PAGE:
6. Commuters - they are inevitably part of Winchester's future because of the M3, good trains and schools, the fact that it is a 'nice place to live' and is small and safe. It would be prudent to investigate how to integrate them better into the community, a task in which planning could play an important part.

7. Size - Winchester's core can only support a limited expansion of population without its character changing, as has happened to Basingstoke. Its capacity, while maintaining its character, needs to be calculated, and such growth as can be accepted should be carefully integrated, following the principles of the 'Good City' set out by the Trust in its discussion document of January 2001. The imposition of housing numbers beyond that limit would be easier to resist if it became part of the City's Vision. If growth were allowed to exceed the calculated limit, the City's historic core would become a museum piece, and its function would be replaced by an expanded centre without the enduring magic of the present one. Moreover, careless expansion could destroy Winchester's incomparable setting.

8. Good urban design - The ideal of sustainable communities composed of streets and squares should be attainable in any sizeable new neighbourhood, if difficult to implement literally on smaller re-development sites. Nevertheless the principles should still be applied to 'densification' of the so-called leafy suburbs, which is to say, attractive character areas away from the town centre. These principles have been set out at length by the Government, and summarised in the Trust's 10 point Design Checklist. To summarise still further, the aims of 'Good City' redevelopment mean that area character should be maintained by studying the neighbourhood and relating development to both it and the wider surroundings. This does not mean that the density cannot be increased, but it does mean that the manner of the increase must grow from what is there, and not exceed what is sensible. Experience is showing that there tend to be two contexts in which suburban redevelopment takes place: isolated sites where adjoining change, if any, will come slowly, and whole neighbourhoods where common characteristics lead to a rapid domino effect. In such areas it is impossible for separate developers to produce an integrated approach to the inevitable shift in character; this is the responsibility of the Local Authority, which should prepare guidance in the form of a vision for the area, and an example of good planning.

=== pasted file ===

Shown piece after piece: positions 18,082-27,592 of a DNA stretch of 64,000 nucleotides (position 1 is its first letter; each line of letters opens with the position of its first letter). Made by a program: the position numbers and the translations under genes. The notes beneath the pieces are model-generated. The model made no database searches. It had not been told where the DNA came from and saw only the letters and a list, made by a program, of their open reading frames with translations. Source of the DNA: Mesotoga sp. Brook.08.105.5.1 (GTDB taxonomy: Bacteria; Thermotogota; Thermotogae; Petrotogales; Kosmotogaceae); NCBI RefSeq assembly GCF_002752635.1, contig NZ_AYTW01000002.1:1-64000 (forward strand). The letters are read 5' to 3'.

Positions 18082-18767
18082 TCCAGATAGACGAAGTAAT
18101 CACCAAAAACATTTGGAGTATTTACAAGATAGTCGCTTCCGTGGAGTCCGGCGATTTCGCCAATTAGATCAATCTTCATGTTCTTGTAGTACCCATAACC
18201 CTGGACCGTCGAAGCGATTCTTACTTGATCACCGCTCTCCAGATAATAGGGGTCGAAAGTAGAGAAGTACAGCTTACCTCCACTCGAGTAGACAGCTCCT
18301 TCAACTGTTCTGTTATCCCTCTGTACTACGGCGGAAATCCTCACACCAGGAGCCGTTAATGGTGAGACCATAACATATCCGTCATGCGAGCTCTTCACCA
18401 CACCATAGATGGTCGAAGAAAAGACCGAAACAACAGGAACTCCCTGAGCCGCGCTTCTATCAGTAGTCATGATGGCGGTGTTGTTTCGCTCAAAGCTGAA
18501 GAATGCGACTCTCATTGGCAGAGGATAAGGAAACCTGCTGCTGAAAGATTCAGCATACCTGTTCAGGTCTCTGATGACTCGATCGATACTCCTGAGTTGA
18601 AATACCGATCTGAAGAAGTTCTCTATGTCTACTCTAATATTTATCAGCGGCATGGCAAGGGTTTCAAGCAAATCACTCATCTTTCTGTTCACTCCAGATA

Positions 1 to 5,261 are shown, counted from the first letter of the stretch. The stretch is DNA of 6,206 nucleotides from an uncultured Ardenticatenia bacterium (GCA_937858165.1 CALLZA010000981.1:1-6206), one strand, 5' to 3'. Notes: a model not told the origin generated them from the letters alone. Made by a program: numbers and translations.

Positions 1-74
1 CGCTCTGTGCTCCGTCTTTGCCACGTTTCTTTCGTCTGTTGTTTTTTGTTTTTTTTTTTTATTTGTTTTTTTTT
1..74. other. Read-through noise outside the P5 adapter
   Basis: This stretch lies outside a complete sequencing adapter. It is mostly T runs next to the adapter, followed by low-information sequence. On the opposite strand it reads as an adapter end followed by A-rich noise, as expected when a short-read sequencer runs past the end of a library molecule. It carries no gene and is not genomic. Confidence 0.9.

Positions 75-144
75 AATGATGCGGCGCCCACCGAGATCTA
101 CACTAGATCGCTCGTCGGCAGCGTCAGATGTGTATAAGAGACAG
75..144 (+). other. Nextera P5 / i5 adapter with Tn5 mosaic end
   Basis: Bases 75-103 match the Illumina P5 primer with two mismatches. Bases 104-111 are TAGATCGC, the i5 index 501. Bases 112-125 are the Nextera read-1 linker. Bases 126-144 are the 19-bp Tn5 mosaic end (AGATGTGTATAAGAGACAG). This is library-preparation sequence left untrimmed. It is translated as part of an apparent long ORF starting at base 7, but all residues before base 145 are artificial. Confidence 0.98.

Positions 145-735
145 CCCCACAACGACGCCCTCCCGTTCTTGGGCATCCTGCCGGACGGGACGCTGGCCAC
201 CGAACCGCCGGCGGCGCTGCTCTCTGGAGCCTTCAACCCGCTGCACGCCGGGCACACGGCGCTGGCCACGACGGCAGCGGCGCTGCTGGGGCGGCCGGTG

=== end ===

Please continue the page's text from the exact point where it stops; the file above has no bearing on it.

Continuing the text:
9. Traffic moderation - In the 21st Century, no city that claims to be civilised will tolerate heavy traffic and fumes. A solution has to be found for removing through traffic and conflict with delivery vehicles from the City centre, an area within which vehicles give way to pedestrians and cyclists. There will be a strong opposition, just as there was when the High Street was pedestrianised, and once again it will be proved wrong. There is a growing understanding that Park and Ride at the edge of the City should be complemented by Park and Walk located at the edge of the City centre, for short term users.

The Vision - Small and Dynamic

Winchester must remain small, but go on being dynamic. Given its immense advantages, it can build a prosperous future on its heritage and physical qualities. It should continue to focus on its administrative functions, seeking new ones where the existing ones are contracting. It should put a major effort into developing lively, specialist shopping. The tourist experience should be enhanced.

To achieve success in the 21st Century, new standards of design are required to achieve a compact, sustainable city with a traffic-moderated centre. Continental experience shows this is possible. Winchester should take a lead by requiring world-class standards of design in all that it does, continuing the example formerly set by its institutions and its patrons.

Antony Proudman